By Redhwan Al-Sharif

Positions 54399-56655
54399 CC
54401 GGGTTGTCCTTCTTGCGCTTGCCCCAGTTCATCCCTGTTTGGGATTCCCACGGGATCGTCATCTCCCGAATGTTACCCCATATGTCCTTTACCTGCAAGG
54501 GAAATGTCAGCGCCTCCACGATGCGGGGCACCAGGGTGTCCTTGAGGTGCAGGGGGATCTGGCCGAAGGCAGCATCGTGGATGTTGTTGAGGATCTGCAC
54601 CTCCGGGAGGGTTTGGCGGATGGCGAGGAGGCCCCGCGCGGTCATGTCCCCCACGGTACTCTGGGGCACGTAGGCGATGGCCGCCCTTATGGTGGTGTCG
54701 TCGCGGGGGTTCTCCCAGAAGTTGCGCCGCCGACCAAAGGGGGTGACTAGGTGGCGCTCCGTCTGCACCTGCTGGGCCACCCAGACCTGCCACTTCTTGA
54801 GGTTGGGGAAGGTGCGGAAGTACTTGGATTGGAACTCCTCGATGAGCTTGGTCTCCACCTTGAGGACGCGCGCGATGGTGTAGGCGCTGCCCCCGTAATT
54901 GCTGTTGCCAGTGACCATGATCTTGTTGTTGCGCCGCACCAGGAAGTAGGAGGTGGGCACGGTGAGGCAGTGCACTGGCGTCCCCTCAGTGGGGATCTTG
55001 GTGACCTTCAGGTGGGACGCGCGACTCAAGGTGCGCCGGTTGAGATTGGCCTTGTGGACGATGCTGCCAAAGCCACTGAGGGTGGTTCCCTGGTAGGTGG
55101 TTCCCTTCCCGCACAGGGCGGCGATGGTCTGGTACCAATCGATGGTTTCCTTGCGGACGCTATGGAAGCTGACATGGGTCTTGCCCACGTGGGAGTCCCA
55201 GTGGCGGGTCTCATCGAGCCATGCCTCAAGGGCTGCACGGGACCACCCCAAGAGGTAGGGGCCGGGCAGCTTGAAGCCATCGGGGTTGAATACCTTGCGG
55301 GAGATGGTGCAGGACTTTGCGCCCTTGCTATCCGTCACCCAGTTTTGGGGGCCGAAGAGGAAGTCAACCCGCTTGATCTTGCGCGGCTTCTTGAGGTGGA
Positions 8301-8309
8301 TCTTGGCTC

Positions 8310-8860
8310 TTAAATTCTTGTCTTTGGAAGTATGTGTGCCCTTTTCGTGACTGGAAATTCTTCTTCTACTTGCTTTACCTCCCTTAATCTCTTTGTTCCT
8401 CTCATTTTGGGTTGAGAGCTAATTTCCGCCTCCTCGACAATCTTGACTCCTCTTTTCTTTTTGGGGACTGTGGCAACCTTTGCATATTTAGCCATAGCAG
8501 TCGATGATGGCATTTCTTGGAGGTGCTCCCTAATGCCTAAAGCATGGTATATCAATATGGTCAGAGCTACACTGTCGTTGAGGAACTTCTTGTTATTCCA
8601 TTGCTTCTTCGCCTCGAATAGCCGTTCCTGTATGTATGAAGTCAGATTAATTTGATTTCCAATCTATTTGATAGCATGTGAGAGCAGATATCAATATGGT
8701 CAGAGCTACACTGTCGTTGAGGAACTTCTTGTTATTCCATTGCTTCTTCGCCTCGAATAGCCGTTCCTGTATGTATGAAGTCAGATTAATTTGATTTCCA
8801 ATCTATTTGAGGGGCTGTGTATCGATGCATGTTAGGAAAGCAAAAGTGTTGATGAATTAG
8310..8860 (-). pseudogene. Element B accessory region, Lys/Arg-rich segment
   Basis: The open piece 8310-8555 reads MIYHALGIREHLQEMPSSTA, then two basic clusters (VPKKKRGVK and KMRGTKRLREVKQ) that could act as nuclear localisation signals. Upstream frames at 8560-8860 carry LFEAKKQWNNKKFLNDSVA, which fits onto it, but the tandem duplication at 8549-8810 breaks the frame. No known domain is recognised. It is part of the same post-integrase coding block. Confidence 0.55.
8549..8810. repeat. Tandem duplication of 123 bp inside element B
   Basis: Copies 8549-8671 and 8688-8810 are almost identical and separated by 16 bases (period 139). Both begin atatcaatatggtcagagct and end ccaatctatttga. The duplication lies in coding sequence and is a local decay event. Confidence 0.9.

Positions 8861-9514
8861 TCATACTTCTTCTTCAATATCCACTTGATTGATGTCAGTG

Yemeni people are armed and everyone knows it, from the small to the old one. There was always the fear of the revolution due to weapons that were carried by the majority of the Yemeni people. What surprised the world, is that people get out to revolution streets without carrying their personal weapons. All different society segments gathered in the peaceful revolution to force the Yemeni regime to step down, it is about ten months seeking the same demand so far. Recently after all those months it becomes a power struggle among the armed forces, the tribal militants and opposition demonstrators. Citizens now are paying the price in the middle of those conflicts that occurred between the tribes leaded by Al-Ahmar armed people and the Yemeni regime that rules Yemen for 34 years in undemocratic and corrupt ways. There is a high demand to purchase light and individual weapons especially after the escalation of violence and clashes between protesters that oppose to President Saleh and the members of the ruling party. The process of purchasing and selling of weapons are clearly as is the case in the arms markets which are close to Sana’a, Sa’ada, Dhamar provinces, and also are sometimes in secret over some people and brokers in the capital and cities where there is strict control and inspection campaigns carried out by the security forces. A weapons seller said that “the price of arms reached to 300 thousand Yemeni Riyals, 1400 U.S. dollars, for the Russian gun after a previous time when the exchange rate did not exceed 220 thousand riyals, 1100 U.S. dollars. Also, it was cheaper before when the Russian gun was 120 thousand riyals, 600 dollars, to get increase in the cost to 170 thousand riyals, 850 dollars.” Additionally, the Yemeni society that faces increasing rate of illiteracy and decreasing of awareness, in a country that its citizens have about 50 million firearms. Yemenis slogan is, people want to overthrow the regime, as what happened by Tunisians, Libyans and Egyptians revolutionists, but on the ground of Yemen, there is a sense that will cost high price of Yemeni people lives. Tribal areas in the north and the east of the country are the most increasing in the percentage of ownership of arms by its citizens as what was referred by unofficial statistics. If not all citizens in these areas are armed, and estimated of statistics the number of guns owned by these three pieces of type light the average individual, with a proportion of the total number of armed men was 57%, while the remaining percentage went to the elders and leaders of the tribe, where he owns one of those between 10 and 20 weapons, light and medium. Despite the presence of news and headlines in the international media of armed violence in Yemen, but the true knowledge of the extent of the challenge posed by the violence are still rare because they are misleading. Instead of rumors and speculation continue about the problem, and the specific role attributed to the spread of small arms estimating to suggest that among the population of Yemen’s 25 million people, about 11 million people civilian (between 6.17) carries a firearm, although the evidence to verify this assumption is still few. Also, It is known that groups of tribes have certain levels of military capabilities, as the possession of heavy weapons, but surveys have documented this phenomenon are still not enough. The process of collecting evidence and the overwhelming evidence for the analysis of contemporary patterns of armed violence is a critical step to help bridge the gap between perceptions and prejudices due to the reality on the ground. The history of Yemen is known for its internal conflicts multiple levels, but the conflicts in the present time, expanded and varied forms to become a long time; some of which are described as disobedience in the north, including the forms of civil unrest in the south, which takes the form of tribal conflicts and finally what is described as terrorism as some media describes. It was previously known of the customs of tribal traditions of strong social regulate weapons possession and use, and misuse have been weakened facing the Yemeni community now has a number of challenges of paramount importance, including rapid population growth (3.0%), and displacement to the city, and depletion of natural resources (oil and water), and the high cost of basic needs, and services, including fuel and food. Despite the efforts of the Yemeni government to control small arms and other weapons, such as preventing the carrying of firearms in the major cities, and finally getting a law to prevent the purchase of heavy weapons (carried out in 2005), and the closure of State for arms markets in addition to the efforts of civil society organizations, and non-governmental organizations calls for arms control, and elimination of armed violence, and implement programs to give up arms in this direction, including a campaign for arms control, and raise the level of awareness, sensitization and educational programs, initiatives and conflict mediation. However, the full effect of all these government interventions and of preventing and reducing armed violence is virtually unknown because they is not enough strict law and justice. Expressed a number of international organizations in Yemen for its desire to develop a deeper understanding of the nature and impact of light weapons and armed violence among those organizations of the United Nations Development Fund for Population (UNDP), the United Kingdom – Department for International Development (DFID), the British Foreign Office (FCO), and the Dutch and Germany governments. The attention of concerted action of these bodies reflect the conviction that armed violence prevents social and economic development of the Yemeni society in spite of growing concern about gun violence in Yemen, there is still a dearth of information on the distribution of weapons, and their effects, and ammunition, and armed violence. Despite media reports, which serve as a warning about the situation, but very little information and analysis of weapons in circulation in the space and time as well as the demographic distribution of victims of armed violence. In addition to the injured, and motives of possession of weapons and means of access, and traditional customs related to the control the weapon without understanding the effectiveness of the armed violence reduction would be difficult to determine appropriate priorities, design programs to target or monitor and evaluate effective interventions. In light of the deepening political crisis among the government and the opposition and the escalation of protests in various cities in Yemen and in favor of change, under the slogan “the people want to overthrow the regime”, and increasing concerns of Yemenis from recurring scenario repeatedly from what happened in Tunisia, Egypt, Libya, and even goes beyond, in a country such as Yemen torn by feuds and tribal loyalties and less manifestations of awareness and civic life. Yemeni concern reflected in a realistic picture of a remarkable turnout on the purchase of weapons that was its home market has stagnated in the last period after the Interior Ministry launched a campaign for the withdrawal of weapons from citizens to reorganize the carrying and possession.